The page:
In terms of commuting within the Greater Tokyo Area, I got to know Japan Railways as much as I did the Tokyo subways. Often, I took the looping green Yamanote Line and since I had to regularly hightail it out all the way to Chiba City at one point in my teaching career, I got to take (and sleep on) the yellow Sobu Line. However, due to priorities in commuting, I never took the orange Chuo Line all that much although it had a truly long range between Tokyo Station and the wilds of Mt. Takao which is officially within the Tokyo city limits.
Man, it has been a long time since I wrote about the band THE BOOM. I did write about their most famous hit "Kaze ni Naritai"（風になりたい）back in late 2012, so it's been around 5.5 years.
But this song here is another whose melody is quite familiar to me. "Chuo Sen" was THE BOOM's 19th single from June 1996 although it had actually been the coupling song to the band's 5th single, "Sakadachi sureba Kotae ga Wakaru"（逆立ちすれば答えがわかる...You'll Know The Answer Once You Stand On Your Head）which came out in July 1990. Written and composed by vocalist Kazufumi Miyazawa（宮沢和史）, it strikes me as being a pretty cool and languid ballad about someone reminiscing of a past love while waxing romantic about the titular JR line. Mind you, considering how crowded the Chuo Line could get, Miyazawa must have had some imagination. The single peaked at No. 84 on Oricon. "Chuo Sen" was also a track on THE BOOM's 3rd album "JAPANESKA" from September 1990 which broke the Top 10 by landing at No. 4.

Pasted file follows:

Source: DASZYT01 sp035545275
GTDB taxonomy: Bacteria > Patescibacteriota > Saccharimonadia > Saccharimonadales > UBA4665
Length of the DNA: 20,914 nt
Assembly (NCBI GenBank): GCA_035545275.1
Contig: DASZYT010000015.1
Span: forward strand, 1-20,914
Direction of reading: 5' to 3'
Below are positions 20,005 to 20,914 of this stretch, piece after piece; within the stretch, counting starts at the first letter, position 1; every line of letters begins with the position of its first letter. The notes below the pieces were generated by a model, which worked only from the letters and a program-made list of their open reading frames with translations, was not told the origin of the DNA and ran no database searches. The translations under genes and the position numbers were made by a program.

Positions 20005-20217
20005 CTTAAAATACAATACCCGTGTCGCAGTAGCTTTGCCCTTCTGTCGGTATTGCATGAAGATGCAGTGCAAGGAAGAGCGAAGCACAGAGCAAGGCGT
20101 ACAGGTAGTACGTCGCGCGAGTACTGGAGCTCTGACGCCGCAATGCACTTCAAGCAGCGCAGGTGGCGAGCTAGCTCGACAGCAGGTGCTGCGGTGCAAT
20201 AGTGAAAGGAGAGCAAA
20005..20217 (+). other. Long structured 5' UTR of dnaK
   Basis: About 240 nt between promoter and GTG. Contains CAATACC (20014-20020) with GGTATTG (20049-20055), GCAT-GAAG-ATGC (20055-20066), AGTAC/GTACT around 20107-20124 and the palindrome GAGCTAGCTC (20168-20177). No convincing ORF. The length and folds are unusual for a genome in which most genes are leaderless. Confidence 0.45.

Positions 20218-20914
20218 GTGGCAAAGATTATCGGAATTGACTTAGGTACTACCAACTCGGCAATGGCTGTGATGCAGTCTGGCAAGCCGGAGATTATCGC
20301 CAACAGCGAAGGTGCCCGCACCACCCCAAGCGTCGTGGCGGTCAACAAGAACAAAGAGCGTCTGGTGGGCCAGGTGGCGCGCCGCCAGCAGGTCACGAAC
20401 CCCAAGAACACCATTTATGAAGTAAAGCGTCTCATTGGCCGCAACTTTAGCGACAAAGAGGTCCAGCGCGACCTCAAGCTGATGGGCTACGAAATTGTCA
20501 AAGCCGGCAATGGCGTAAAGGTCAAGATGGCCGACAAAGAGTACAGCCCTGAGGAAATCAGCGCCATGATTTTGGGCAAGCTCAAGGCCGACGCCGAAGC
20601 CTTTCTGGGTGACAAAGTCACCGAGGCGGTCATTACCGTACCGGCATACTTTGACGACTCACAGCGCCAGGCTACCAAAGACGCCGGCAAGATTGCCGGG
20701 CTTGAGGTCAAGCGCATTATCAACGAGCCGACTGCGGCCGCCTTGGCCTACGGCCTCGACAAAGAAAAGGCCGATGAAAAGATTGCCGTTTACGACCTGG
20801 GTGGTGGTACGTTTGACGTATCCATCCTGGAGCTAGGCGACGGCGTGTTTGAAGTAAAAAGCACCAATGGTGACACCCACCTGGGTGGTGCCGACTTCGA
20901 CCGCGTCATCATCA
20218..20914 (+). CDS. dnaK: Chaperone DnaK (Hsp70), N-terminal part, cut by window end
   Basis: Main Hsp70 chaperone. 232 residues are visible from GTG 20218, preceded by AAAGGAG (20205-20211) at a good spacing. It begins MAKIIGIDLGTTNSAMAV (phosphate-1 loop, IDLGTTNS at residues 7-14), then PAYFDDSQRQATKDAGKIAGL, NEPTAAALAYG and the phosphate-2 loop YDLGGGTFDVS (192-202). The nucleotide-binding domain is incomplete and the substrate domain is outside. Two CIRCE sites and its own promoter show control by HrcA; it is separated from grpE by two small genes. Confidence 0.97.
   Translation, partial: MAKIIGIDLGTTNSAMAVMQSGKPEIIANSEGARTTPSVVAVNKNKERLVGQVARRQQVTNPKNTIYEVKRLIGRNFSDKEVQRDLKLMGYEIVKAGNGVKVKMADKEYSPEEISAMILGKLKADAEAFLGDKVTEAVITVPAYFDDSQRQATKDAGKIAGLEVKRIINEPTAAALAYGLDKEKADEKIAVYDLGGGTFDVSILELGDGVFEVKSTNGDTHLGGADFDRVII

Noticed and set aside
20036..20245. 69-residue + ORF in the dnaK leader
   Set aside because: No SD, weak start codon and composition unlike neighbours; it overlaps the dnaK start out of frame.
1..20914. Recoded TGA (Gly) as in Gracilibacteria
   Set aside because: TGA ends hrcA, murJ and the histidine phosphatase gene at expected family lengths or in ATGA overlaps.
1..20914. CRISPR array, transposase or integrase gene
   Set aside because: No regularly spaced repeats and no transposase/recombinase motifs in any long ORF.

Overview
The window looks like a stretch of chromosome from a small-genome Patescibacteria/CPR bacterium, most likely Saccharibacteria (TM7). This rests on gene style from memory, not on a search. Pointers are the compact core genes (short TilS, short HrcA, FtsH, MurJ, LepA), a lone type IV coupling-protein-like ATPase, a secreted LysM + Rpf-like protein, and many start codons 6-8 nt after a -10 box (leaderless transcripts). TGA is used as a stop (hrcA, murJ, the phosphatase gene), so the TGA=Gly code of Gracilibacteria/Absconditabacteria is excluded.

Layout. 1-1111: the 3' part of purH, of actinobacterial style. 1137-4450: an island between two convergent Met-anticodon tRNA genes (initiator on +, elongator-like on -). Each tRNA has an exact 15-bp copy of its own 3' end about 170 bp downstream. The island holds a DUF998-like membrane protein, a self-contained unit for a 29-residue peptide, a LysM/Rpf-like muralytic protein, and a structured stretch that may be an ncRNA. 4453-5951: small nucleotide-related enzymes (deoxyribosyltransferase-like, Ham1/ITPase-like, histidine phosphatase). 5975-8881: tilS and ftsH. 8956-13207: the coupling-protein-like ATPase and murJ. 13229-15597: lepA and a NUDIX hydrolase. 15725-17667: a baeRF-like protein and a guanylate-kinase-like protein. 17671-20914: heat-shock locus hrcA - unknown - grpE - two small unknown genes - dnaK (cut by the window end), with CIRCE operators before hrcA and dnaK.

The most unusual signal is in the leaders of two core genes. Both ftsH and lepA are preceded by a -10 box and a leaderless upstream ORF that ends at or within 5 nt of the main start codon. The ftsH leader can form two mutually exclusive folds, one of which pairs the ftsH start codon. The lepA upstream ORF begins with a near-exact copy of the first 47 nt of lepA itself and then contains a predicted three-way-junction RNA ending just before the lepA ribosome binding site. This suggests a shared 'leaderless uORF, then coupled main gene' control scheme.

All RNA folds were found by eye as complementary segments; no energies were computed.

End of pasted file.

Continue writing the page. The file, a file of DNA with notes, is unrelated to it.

Also, one would be forgiven if he/she thought that "Chuo Sen" would be a shoo-in as a campaign song for the actual line. But then again, why would JR need to create a commercial for a commuter line that is guaranteed tons of passengers every day? In any case, the song was used instead for the contracting firm, Shimizu Corporation, and the Matsumoto Yamaga Football Club in the J-League as a cheer song by its fans.
A decade later in 2006, Akiko Yano & Kazumasa Oda（矢野顕子・小田和正）provided a wonderful duet for their cover of "Chuo Sen" in Yano's 26th album "Hajimete no Yano Akiko"（はじめてのやのあきこ...The First Akiko Yano）. This version really brings relaxation, and it doesn't so much evoke images of train riding than it does bring images of sitting beside a placid pond. The album reached as high as No. 42.
Now I've found out that Yano had made an earlier cover of the ballad in her 13th album "Super Folk Song" from June 1992 which peaked at No. 10. The arrangement seems to be the same for both Yano takes.
To finish off, Miyazawa and Yano also performed a duet that nikala can tell you about.